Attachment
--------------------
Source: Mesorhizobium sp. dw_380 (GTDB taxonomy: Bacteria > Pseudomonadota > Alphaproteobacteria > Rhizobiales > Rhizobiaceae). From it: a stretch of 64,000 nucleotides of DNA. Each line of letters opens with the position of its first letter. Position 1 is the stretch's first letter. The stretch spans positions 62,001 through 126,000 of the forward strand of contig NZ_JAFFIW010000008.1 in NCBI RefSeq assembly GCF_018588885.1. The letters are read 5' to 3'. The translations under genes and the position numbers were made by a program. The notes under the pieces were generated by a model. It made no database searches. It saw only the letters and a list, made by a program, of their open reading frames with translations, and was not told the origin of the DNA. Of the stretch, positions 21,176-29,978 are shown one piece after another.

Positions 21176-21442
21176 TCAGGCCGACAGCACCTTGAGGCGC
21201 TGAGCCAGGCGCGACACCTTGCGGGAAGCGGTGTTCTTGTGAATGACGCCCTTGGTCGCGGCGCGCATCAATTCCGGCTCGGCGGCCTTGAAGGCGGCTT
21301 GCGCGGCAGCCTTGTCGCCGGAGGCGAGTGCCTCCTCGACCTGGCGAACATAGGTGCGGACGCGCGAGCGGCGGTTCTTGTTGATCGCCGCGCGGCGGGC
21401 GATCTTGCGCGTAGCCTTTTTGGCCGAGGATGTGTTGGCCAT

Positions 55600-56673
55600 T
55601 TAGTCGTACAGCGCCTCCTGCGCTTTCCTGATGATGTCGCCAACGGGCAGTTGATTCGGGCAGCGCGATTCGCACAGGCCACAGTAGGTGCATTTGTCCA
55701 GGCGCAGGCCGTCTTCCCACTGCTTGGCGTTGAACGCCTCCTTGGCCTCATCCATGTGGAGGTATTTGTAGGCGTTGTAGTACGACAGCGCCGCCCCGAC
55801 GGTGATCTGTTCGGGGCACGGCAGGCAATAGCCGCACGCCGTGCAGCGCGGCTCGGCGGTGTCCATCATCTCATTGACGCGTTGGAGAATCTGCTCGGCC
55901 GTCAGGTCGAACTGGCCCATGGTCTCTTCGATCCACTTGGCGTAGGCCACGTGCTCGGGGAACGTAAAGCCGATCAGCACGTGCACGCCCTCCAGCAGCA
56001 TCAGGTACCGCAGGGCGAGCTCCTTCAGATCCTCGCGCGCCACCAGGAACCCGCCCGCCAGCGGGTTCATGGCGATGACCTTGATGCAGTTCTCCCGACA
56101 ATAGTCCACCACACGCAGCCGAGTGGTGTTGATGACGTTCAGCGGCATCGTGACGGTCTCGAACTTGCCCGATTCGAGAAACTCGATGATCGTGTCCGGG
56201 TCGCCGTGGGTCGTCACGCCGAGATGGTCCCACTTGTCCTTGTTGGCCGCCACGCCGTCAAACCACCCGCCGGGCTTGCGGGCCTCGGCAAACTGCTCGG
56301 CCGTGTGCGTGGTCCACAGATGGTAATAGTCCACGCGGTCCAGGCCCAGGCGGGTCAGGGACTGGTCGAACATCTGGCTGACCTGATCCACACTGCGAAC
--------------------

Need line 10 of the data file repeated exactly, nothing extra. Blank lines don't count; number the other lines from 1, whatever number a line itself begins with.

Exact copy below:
55701 GGCGCAGGCCGTCTTCCCACTGCTTGGCGTTGAACGCCTCCTTGGCCTCATCCATGTGGAGGTATTTGTAGGCGTTGTAGTACGACAGCGCCGCCCCGAC